The demands of a total war economy and the deepening shortage of manpower prompted heavy industry in the Third Reich to make use of foreign laborers during World War II. The use of force to recruit workers became a dominant feature of the foreign labor program during the spring of 1940, although some foreigners from Western Europe and Italy continued to work in Germany voluntarily. Forced laborers mostly came from the East, where Nazi recruitment tactics were especially vigorous and violent. Nazi ideology -- fears of racial integration and "defilement" -- determined the manner in which East European forced workers (particularly Poles and Soviet civilians and prisoners of war) were treated.12 Lodging, meals, pay, medical treatment and "leisure time" for forced laborers were regulated by a variety of instruments of the state: the Four Year Plan, the SS and Gestapo, the Labor Ministry and the German Workers Front (DAF). But whatever the controlling agency, regulations institutionalized the abuse of Eastern forced workers to the greatest extent possible. They were segregated in guarded barracks, and their freedom of movement and social contact with Germans was restricted (sexual relations were punishable by death). They were expected to do the heaviest, most dangerous work, for lower wages greatly reduced by special taxes and deductions for food and housing (regardless of quality). The segregation and terror methods (e.g., labor education camps and executions) used to punish forced laborers guaranteed that their relationship with Germans rarely violated Nazism's sense of propriety.13 Slave laborers received no compensation whatsoever, and were treated even more brutally than forced laborers. They were provided by the SS (Schutzstaffeln), through the system of concentration camps that they operated, and were paid for by employers.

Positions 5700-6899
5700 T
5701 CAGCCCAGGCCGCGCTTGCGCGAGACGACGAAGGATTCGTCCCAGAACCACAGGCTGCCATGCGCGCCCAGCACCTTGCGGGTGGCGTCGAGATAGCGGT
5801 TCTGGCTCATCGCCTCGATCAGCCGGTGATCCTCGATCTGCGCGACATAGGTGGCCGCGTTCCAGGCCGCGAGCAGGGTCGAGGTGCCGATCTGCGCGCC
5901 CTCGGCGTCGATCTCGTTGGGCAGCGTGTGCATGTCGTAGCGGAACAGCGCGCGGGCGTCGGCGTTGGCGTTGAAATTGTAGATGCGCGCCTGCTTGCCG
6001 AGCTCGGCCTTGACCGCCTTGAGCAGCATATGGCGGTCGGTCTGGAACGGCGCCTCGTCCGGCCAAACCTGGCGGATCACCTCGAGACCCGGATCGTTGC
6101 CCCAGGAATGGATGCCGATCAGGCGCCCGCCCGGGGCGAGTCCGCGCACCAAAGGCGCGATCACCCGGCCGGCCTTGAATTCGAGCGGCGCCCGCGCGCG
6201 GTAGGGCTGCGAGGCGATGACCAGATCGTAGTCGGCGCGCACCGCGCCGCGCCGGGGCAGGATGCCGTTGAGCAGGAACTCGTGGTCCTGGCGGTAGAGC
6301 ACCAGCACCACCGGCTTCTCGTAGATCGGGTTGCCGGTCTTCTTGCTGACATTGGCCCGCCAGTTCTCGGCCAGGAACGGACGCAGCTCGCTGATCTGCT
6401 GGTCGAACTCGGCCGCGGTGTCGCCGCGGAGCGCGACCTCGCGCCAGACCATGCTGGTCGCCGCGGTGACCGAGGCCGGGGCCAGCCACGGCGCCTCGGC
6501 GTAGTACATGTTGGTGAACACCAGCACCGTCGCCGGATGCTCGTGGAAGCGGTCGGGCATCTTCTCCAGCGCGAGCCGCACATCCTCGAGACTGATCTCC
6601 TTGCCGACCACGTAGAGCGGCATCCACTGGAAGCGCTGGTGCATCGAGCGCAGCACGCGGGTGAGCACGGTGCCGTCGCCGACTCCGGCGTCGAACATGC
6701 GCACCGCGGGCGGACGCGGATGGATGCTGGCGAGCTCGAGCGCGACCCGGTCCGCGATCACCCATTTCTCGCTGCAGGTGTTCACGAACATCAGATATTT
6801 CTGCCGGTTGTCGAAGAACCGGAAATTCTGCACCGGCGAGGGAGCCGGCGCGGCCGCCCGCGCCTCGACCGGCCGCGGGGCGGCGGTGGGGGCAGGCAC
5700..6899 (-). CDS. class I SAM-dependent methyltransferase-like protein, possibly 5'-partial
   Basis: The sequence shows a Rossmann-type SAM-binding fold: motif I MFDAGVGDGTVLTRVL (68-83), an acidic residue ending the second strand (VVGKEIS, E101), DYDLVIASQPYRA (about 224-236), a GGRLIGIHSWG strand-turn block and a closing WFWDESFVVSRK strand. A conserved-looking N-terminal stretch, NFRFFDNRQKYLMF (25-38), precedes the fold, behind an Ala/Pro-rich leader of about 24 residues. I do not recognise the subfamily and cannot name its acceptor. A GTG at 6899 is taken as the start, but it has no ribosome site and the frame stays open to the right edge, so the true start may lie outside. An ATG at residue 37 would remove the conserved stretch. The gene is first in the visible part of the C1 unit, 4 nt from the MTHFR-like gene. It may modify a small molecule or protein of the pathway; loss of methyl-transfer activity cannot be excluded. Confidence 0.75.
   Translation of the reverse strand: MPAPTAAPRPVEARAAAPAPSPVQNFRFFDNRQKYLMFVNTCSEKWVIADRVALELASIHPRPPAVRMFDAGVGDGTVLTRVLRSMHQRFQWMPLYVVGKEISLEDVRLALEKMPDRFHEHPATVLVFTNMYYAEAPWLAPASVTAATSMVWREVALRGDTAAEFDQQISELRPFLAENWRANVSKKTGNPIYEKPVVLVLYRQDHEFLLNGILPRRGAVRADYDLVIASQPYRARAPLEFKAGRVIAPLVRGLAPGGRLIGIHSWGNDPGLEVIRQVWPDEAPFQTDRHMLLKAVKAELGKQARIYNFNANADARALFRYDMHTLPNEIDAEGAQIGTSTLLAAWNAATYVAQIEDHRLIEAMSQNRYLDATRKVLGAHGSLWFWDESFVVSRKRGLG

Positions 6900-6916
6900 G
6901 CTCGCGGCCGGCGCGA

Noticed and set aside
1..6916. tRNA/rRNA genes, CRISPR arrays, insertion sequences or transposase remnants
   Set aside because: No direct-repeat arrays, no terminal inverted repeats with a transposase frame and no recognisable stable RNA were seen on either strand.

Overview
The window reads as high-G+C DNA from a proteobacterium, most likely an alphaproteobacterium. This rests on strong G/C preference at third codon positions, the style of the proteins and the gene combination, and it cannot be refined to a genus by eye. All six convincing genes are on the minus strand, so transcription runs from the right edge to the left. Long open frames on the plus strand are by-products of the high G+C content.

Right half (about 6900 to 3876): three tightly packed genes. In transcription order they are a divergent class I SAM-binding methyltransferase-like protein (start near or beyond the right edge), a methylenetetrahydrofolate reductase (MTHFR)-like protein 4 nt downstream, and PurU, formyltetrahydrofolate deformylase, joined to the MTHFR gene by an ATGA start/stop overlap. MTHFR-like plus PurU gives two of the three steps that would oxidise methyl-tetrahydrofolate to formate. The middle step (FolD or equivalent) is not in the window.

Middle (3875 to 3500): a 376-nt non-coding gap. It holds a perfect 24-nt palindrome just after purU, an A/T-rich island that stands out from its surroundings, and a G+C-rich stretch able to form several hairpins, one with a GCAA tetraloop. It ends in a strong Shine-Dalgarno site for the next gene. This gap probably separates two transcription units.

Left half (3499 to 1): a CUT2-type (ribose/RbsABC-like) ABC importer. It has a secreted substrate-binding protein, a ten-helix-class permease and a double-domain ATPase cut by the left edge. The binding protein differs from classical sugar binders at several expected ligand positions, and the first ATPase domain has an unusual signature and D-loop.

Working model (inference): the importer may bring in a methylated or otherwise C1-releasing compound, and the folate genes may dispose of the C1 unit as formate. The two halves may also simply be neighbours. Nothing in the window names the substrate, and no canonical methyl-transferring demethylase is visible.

Flick KG was initially reluctant, for strictly business reasons, to employ forced workers on a large scale, because the maze of relevant government regulations was quite burdensome, but as the war went on and the manpower shortage deepened, all of Flick's companies became heavily reliant on forced labor. Personnel issues came under the purview of the conglomerate's individual companies; however, Friedrich Flick and his associates kept well informed about the use of forced laborers through company reports, organizational newsletters, and government decrees and instructions. That forced workers were compelled to work for Flick KG and that the government's rules pertaining to them were dehumanizing went uncontested by the company's executives.